It's kinda like wrestling a gorilla... you don't stop when you're tired, you stop when the gorilla is tired.

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3 hours ago, Tri2Cook said:

I tried several search variations with no luck, wondering if anybody's come up with a good grape ice cream.

 

Edit: to get the ball rolling, I considered just using Welch's frozen grape juice concentrate and adding some glucose powder to increase the solids a bit plus milk/cream to get the sugar level into the ice cream range and maybe some stabilizer. I'd prefer to keep egg out of this one.

 

I have not made (or even thought of) grape ice cream, but I wonder whether sorbet would be a better way to go? I can imagine even a little milk overwhelming the flavor.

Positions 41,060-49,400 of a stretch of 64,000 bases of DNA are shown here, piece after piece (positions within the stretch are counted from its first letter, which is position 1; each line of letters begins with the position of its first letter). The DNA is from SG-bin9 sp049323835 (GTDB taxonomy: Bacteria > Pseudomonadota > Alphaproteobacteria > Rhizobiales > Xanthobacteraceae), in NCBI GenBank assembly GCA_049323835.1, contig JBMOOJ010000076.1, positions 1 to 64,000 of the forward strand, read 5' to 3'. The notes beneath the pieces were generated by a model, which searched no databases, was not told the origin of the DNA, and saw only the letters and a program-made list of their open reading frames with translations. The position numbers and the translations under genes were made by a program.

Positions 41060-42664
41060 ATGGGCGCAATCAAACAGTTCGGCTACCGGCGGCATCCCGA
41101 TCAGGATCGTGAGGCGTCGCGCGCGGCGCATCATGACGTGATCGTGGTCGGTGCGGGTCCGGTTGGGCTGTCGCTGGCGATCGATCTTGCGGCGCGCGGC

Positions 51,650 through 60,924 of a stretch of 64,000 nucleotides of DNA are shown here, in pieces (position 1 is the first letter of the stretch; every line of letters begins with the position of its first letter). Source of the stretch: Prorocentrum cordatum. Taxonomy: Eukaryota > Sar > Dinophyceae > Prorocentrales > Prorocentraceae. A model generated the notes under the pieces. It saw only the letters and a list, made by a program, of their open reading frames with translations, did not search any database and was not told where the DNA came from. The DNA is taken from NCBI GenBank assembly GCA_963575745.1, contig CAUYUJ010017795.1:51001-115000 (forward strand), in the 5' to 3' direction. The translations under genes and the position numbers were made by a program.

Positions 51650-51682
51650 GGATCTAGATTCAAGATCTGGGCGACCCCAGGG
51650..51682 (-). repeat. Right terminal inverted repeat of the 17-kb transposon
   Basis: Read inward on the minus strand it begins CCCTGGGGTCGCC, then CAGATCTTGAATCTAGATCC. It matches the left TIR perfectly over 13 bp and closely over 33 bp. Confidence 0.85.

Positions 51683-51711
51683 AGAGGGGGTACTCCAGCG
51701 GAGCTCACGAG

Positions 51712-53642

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On 6/22/2022 at 11:00 AM, Smithy said:

 

I have not made (or even thought of) grape ice cream, but I wonder whether sorbet would be a better way to go? I can imagine even a little milk overwhelming the flavor. 

 

Sorbet would absolutely be a better (or at least easier) way to go but my daughter had grape ice cream while she was away on a trip and liked it so she asked me if I could make some. I think I'm gonna give my first idea a try. The grape juice concentrate just eliminates me having to concentrate juice myself and avoids muddling the flavor from the extended cooking to reduce the water content.

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It's kinda like wrestling a gorilla... you don't stop when you're tired, you stop when the gorilla is tired.

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21 minutes ago, Tri2Cook said: